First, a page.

Not getting enough sleep puts us at increased risk of heart disease, depression and diabetes. Give your nocturnal habits an overhaul and you might discover a new lease of life.
It’s a harsh fact of life that as we get older, the quality of our sleep gets worse. So as well as the usual stresses and strains causing us to toss and turn at night, there’s an added evolutionary reason that we might not be feeling that great in the morning: middle-aged insomnia.
For women, it often starts around the age of 50 and can be linked to hormonal changes triggered by the menopause. Men’s sleep, however, starts to deteriorate from age 35.
Why this happens isn’t entirely clear, although independent sleep expert Dr Neil Stanley suggests it could be something to do with our bodies needing deep sleep in order to grow and learn when we’re young, so once we’ve done all that – or at least most of it – we don’t need that wonderful unconscious haze any more.
Healthy body, healthy mind
Sleep is, however, paramount for good health. Indeed, it’s so important that over-40s get the sleep they need that the government is launching a new campaign to encourage middle-aged people to get more rest, over fears our hectic lifestyles are damaging health and even causing premature death.
“Sleep is vital for good physical and mental health,” says Dr Stanley. “It’s the foundation of good health – if you get your sleep right, it’s easier to diet, eat healthily and also exercise.
“We know lack of sleep causes increased risk of heart disease, depression, obesity and diabetes, while also increasing road traffic accidents. It’s more important than good nutrition and exercise. Ignore it at your peril.”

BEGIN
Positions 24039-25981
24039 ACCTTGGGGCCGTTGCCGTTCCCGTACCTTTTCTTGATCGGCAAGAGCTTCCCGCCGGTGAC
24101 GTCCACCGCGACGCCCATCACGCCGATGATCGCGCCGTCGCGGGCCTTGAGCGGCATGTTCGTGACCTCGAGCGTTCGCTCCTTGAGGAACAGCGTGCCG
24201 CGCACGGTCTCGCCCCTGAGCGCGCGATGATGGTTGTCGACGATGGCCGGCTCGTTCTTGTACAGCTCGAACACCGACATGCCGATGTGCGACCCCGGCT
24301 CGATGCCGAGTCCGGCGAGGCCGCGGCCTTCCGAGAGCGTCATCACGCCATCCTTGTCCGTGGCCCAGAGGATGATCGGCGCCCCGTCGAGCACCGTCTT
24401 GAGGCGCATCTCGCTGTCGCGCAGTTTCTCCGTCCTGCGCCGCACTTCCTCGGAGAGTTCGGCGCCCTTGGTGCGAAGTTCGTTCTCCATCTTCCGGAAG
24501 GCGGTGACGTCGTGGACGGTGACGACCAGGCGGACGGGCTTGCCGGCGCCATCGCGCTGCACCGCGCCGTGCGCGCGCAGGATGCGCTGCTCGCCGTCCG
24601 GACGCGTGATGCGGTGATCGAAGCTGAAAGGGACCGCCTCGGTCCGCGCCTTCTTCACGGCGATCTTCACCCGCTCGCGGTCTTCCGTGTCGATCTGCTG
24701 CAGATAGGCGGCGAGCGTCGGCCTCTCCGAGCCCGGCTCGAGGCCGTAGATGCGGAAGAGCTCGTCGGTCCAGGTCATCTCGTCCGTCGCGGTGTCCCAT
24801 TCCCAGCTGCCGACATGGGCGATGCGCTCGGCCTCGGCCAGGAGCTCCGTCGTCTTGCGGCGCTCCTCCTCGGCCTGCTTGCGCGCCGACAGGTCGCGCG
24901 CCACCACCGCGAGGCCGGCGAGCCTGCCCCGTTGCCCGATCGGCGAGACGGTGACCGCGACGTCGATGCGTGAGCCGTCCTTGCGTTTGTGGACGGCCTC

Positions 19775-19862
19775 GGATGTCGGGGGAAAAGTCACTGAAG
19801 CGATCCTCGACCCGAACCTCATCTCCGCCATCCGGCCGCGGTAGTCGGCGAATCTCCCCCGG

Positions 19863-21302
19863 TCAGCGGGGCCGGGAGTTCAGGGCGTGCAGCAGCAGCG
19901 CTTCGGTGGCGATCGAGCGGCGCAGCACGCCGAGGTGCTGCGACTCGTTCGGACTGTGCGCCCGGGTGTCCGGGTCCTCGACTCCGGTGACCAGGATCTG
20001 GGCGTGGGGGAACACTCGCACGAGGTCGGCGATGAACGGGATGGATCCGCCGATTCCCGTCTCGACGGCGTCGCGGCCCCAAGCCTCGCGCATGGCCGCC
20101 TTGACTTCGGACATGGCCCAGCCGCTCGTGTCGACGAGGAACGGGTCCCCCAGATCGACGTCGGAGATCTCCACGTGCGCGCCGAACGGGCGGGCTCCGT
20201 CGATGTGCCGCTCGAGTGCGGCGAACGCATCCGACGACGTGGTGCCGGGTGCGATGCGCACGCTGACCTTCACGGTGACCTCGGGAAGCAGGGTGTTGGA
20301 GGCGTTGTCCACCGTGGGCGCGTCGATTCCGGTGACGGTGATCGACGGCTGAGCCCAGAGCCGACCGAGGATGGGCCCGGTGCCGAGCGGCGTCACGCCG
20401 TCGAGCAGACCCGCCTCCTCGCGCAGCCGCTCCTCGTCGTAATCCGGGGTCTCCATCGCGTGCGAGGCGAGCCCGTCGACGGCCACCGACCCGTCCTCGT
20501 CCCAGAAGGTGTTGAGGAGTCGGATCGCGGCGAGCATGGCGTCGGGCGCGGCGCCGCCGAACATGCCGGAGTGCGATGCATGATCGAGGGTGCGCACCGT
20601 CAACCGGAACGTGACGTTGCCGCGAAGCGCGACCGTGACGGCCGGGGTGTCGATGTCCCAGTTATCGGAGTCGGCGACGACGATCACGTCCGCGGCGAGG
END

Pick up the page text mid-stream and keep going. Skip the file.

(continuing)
How much sleep do we need?
A recent survey from The Sleep Council revealed that the majority of Britons (70%) now snooze for seven hours or less per night, with more than a quarter of us regularly experiencing poor quality sleep. The number of Britons getting just five to six hours per night has risen dramatically in the past three years too, with a third of us now relying on so few hours in the land of Nod.
Ultimately, how much sleep each of us requires varies from person to person – but there are ways to tell if you’re getting all the nap you need.
“Recommendations say that for most of us, over seven hours is what’s required, but it is genetically determined,” continues Stanley. “The amount of sleep you need is the amount that makes you feel awake and vital during the day. If you feel sleepy, you’re not getting enough.”
There is, however, a difference between feeling sleepy and feeling tired, Stanley adds: “Tiredness can be linked to low mood and motivation. Feeling sleepy is different. If you climb up three flights of stairs, do you need to sit down for a sleep? If you need a sleep, you’re sleepy, if you need a sit-down, you’re tired.”
On average, most of us require between seven and nine hours sleep (though anything between three and 11 is considered ‘normal’).
“It’s all about quality rather than quantity,” suggests Neil Shah, founder and director of The Stress Management Society and author of The 10-Step Stress Solution. “You can have nine hours sleep every night, but if the sleep is disturbed, you won’t feel any better than after having seven hours of quality sleep.”
Three rules for rest
According to Dr Stanley, there are only three things you need when it comes to getting a good night’s sleep.
1: A bedroom that’s conducive to sleep
“Somewhere that’s quiet, dark, cool and comfortable. Your bed is really important too – you need to spend money on a good bed.”
2: A relaxed body
“You can’t go to sleep if your body’s tense.”
3: A quiet mind
“You cannot fall asleep if your mind is racing or anxious. You know what makes you relax and chill out at the end of the day, whether it’s music, camomile tea, yoga, a warm bath, reading a book – do whatever works to quieten your mind. Most people’s bedtime routine is to switch the telly off, have a pee, brush your teeth and expect sleep to miraculously find them. It won’t happen.”
“In this day and age, we are always connected to at least one technological device,” adds Shah. “For a good night’s sleep, it is also important to create a real wind-down routine. Stay away from technology for at least an hour before bed. Constant exposure to artificial light is proven to reduce our melatonin levels, which causes bad sleep patterns.”